Saturday, October 15, 2011

Connected by helping hands

This week, some lyrics of Bob Dylan have been noodling through my head - "May you always do for others, and let others do for you..." I appreciate all the encouragement sent to us this week, and last night as I collapsed at home, it was with a real sense of being connected by those acts that we do for each other. I am happy to know that Ginny was touched by the little quilt her Canine-L friends dispatched me to acquire for her at last week's auction, and I know Maribeth is also going to enjoy the ones I put in the mail for her too. Those transactions inspired me to purchase quilts for two other people as surprises and I'm looking forward to making those friends smile. As I struggled with Luther this week, I got a kind email from Maura offering to run any errands I needed, Terisia appeared at the shop yesterday to express her concern and to thank me for supporting her in a dog problem via a late-night phone call the evening before. And as I try very hard to ignore all of the pressing needs of the weekend, Sue has offered to help me with attending to Kearney's much-needed grooming, and Ina just told me she's bringing over a home-cooked meal for us.

May we always do for others, and let others do for us.

Wednesday, October 12, 2011


I'm posting the photo of Luther before surgery because the ones afterward are grim. Here he is with his "don't cut off this one!" warning label on his front leg (which they allowed him to keep through surgery - the label as well as the leg, I mean). He is in inconsolable misery tonight.

First: it was an abscess, a large plate-shaped one under the skin that had found the external cyst as a release valve. Dr. Ron said the abscess itself is larger than his hand and he couldn't just excise it because there would be about a 4-inch skin gap that couldn't be closed. He was concerned that he was seeing a mast cell tumor in the middle of the mess, but all of the cells he looked at under microscope appear to be infection, not cancer. (This is the only piece of good news so you can stop reading right here if you like.)

This is why I love a doctor who practices the art of medicine as beautifully as he does the science of it. I want a surgeon who knows when something could snowball and doesn't need to showboat over it. So this has become a two-surgery process. For today, just the external growth came off, the area was explored and a good deal of it cleaned by flushing, drains installed and antibiotics begun.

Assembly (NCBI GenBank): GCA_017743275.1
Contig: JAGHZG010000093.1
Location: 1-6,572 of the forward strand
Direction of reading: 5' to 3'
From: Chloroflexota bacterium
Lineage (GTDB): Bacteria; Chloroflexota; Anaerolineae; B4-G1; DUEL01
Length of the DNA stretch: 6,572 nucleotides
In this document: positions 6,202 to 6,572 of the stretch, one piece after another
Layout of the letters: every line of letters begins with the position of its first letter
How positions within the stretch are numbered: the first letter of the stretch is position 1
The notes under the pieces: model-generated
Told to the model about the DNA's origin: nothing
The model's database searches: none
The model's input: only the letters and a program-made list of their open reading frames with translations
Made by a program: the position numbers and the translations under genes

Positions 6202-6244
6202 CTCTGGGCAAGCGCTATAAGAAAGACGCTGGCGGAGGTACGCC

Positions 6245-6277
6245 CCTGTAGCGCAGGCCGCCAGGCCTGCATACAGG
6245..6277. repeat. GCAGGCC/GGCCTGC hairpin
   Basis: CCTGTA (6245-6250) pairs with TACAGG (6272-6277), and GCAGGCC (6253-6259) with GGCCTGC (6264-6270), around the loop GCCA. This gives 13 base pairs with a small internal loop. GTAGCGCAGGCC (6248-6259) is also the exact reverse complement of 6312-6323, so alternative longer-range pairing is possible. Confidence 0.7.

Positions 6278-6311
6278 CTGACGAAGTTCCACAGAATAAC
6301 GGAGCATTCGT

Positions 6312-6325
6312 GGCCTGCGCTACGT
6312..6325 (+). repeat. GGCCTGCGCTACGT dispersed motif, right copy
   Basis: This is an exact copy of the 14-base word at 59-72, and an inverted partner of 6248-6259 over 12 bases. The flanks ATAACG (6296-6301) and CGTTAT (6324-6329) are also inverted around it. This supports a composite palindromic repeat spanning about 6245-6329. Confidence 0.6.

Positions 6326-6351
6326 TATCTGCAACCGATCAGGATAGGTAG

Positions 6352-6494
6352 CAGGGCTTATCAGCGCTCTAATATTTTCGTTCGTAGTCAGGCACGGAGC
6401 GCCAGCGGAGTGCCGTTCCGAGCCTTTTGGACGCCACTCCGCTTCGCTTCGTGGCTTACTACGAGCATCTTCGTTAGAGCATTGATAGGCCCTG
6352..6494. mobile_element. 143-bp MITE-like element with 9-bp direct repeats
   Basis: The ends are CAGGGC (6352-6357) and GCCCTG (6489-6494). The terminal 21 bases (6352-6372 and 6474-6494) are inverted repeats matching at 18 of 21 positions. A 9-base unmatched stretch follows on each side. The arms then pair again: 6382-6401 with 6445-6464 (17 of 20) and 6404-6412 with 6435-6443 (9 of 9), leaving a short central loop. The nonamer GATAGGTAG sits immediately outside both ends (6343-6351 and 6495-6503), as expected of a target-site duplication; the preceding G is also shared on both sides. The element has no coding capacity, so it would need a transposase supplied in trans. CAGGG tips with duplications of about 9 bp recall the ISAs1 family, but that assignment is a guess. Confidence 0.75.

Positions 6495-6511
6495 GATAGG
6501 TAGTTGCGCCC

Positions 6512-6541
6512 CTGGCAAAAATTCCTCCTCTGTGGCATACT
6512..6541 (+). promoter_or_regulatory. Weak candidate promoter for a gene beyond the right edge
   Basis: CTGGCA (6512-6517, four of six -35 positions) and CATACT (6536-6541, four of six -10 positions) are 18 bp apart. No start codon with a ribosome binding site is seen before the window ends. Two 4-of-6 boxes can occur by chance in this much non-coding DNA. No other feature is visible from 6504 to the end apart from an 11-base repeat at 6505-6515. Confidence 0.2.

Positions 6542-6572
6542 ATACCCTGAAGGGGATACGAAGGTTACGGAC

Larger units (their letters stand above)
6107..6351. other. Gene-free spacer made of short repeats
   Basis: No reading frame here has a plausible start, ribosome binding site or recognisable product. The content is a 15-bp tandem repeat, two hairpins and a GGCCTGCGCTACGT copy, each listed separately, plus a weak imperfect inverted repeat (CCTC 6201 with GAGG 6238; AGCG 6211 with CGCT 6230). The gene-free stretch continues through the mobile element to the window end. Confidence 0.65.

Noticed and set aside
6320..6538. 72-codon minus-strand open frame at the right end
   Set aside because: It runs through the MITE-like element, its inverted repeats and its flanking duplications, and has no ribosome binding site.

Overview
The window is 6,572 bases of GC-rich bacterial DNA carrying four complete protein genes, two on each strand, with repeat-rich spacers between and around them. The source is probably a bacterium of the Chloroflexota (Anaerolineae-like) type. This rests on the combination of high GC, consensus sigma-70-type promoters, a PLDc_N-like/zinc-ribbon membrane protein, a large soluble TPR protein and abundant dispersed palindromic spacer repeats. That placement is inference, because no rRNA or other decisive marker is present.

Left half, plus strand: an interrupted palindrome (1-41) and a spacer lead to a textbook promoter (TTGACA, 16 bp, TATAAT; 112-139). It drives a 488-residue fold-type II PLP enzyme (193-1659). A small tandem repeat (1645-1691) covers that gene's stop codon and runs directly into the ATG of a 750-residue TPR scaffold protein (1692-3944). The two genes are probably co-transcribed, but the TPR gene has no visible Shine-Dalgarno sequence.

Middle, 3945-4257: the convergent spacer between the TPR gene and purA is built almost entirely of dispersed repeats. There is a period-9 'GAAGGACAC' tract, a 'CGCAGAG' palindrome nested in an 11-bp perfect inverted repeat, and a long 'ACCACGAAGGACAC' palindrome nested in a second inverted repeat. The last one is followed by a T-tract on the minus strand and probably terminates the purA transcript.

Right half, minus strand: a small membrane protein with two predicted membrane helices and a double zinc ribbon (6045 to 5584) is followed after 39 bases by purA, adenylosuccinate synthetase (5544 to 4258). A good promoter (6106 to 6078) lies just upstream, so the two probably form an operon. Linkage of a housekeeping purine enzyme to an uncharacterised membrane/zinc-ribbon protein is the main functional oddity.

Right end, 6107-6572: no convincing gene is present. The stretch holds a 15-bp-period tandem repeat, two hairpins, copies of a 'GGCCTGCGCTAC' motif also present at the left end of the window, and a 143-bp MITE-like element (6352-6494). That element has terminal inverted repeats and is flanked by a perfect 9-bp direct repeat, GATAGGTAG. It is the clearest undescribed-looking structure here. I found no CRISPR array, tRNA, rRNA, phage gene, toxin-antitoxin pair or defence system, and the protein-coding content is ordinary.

Managing drains for the next several days - I can probably pull them out this weekend. Two weeks of heavy antibiotics to try to knock down the infection. Recheck in two weeks to determine next steps; Ron says another surgery is likely, hopefully where more of the problem can be removed but with a more feasible way of closing him up.

He refused to get up when it when it was time to leave the clinic. I waited out front and finally Dr. Ron said come on back, maybe he will get up for you. There was really no reason why he couldn't or shouldn't, but he just wouldn't. We put him on his feet and he slowly got part of the way, carried him the rest. Ron says it isn't from anesthesia - it was pretty brief, minimal, and reversed hours ago - so maybe he's just exhausted and sick and miserable. On the way home he just melted into the car seat, and when we stopped by Dog Tired for some supplies and Miss Lindsay came out to say hello, he wouldn't even lift his head for her.

Once home, there was no moving him off the car seat without cries of pain and weak attempts to bite. Matthew and I just worked at it slowly, lifting him slightly and shifting him an inch or two, again and again until we got him out of the car. Again he refused to walk, so was carried into the house and onto his bed, covered him with a blanket and he has not moved an eyelash since. He isn't sleeping, he is just staring and....holding. very. very. still.

Now we just wait, and go through it together until we get to some place that isn't this place. I'm holding it together, but my stomach is just in tense knots and my jaw is locked tight to keep any feelings from falling out unexpectedly!

Saturday, October 08, 2011

The shadow passes

I think Luther has finally let go of a grief burden today. Lately he had seemed so abruptly changed. Quite old all of a sudden, sleeping a lot, not even wanting to get up for school nor caring that he was left behind. Though it could be a natural part of old-age sinking, there also seemed to be a depressive aspect that I presumed could be from grief at Saylor's disappearance. Yesterday I saw very subtle signs that he was brightening, and today for the first time in weeks he got out of bed without coaxing, and moved with purpose into the day. More interested and engaged, snuggling and playing. I haven't seen this smile (Luther with Miss Sue, Dog Jog 2011) for two long months, but now I believe its return may come. Luther, my sweet boy, my best boy. You have such a dear, precious heart.